Disease name and synonyms

Primary intestinal lymphangiectasia (PIL).

Waldmann's disease.

History and definition

In 1961, Waldmann et al. described the first 18 cases of "idiopathic hypercatabolic hypoproteinemia" [1]. These patients had edema associated with hypoproteinemia, low serum albumin and gammaglobulin levels. The total exchangeable albumin pool, assessed with radio-labeled 131I-albumin, was low in all patients. Daily fecal excretion of 131I was twice the highest value obtained in controls. Microscope examination of the small intestine biopsies showed variable degrees of dilation of the lymph vessels in the mucosa and submucosa. The authors also proposed the term "intestinal lymphangiectasia".


The prevalence of clinically overt PIL is unknown. However, PIL can be asymptomatic; it primarily affects children (generally diagnosed before 3 years of age) and young adults but may be diagnosed later in adults [2, 3]. Very rare familial forms of Waldmann's disease have been reported [1, 4].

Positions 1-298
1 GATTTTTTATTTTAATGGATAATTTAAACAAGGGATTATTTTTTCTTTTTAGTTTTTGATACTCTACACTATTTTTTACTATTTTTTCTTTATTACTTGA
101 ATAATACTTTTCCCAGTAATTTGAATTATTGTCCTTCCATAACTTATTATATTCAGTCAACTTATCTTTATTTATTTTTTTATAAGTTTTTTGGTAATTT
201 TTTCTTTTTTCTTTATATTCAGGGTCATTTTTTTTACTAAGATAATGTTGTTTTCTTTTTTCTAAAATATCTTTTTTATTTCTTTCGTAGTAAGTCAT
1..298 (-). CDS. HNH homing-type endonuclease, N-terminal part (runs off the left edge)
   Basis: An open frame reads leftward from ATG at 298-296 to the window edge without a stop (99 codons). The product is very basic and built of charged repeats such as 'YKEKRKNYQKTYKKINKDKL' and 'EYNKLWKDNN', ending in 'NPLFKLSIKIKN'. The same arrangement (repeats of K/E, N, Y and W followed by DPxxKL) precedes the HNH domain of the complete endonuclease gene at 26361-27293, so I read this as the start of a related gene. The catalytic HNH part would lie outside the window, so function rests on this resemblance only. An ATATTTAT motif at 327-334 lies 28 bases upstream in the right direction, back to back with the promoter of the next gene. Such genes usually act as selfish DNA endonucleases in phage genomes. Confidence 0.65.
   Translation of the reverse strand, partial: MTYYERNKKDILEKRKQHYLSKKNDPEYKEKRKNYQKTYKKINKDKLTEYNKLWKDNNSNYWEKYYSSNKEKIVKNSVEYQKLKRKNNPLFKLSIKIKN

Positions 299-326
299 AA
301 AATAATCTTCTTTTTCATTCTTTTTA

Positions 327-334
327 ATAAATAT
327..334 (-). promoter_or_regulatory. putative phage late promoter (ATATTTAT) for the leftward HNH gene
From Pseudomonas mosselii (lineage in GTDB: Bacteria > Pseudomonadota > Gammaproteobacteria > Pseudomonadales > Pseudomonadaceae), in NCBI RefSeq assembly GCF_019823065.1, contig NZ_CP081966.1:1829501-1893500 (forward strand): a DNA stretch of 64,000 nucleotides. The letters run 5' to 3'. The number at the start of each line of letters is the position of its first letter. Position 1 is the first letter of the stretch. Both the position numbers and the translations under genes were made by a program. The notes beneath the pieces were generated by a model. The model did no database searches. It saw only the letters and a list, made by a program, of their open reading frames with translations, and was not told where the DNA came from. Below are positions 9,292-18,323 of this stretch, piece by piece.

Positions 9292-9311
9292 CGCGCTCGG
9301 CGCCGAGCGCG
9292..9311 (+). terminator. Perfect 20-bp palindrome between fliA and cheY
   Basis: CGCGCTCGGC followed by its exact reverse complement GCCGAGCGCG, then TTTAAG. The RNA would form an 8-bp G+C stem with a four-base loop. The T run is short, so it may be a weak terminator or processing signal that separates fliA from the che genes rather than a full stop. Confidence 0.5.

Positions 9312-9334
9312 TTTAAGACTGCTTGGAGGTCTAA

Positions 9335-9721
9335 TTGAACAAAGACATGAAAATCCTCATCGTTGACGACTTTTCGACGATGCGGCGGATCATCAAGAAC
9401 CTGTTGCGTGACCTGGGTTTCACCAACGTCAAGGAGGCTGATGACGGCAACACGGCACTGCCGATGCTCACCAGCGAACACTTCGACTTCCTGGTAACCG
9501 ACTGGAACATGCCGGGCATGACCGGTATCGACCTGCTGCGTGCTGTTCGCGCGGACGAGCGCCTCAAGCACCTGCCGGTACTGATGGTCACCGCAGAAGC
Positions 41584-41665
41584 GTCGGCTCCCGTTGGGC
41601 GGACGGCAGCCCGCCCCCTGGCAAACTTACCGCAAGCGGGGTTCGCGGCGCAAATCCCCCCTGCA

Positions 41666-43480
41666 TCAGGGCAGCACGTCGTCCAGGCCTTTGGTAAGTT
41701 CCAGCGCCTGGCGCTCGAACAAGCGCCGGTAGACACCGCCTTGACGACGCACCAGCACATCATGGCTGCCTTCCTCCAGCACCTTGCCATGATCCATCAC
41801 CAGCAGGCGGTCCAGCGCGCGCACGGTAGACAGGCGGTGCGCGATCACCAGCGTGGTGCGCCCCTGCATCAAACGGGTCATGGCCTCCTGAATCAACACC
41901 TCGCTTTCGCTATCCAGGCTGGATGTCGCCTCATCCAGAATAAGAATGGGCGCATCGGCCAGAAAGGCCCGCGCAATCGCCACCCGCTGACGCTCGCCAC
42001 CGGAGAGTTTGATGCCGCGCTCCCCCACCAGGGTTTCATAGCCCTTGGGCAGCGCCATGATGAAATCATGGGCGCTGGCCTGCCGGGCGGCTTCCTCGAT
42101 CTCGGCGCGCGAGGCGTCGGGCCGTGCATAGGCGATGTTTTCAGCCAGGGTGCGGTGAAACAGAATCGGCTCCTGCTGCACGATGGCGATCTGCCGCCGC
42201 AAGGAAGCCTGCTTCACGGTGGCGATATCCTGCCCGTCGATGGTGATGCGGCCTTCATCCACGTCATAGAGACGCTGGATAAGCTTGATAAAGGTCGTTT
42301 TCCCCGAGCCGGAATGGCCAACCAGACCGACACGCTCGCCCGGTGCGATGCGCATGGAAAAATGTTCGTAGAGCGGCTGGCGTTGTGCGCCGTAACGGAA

Clinical description

A. Edema

Peripheral edema of variable degree, usually symmetrical, from moderate (lower limb edema) to severe, including the face and external genitalia, is the main clinical feature, which accounts for 95% of PIL clinical manifestations [4]. Moderate serous effusions (pleural effusion, pericarditis, chylous ascites) are common, and life-threatening anasarca may occur rarely throughout the course of the disease [1, 5]. The edema is pitting because the oncotic pressure is low due to hypoalbuminemia resulting from exsudative enteropathy. PIL may be suspected at birth or during pregnancy based on ultrasonography images, which can detect fetal ascites or lower limb lymphedema [6].

B. Childhood particularities

In children, PIL is generally diagnosed before 3 years of age [5, 7, 8] and may be complicated by fatigue, abdominal pain, nausea, vomiting and weight loss, inability to gain weight and growth retardation [5]. Malabsorption may cause fat-soluble vitamin deficiencies and hypocalcemia leading to convulsions [5].

C. Other clinical findings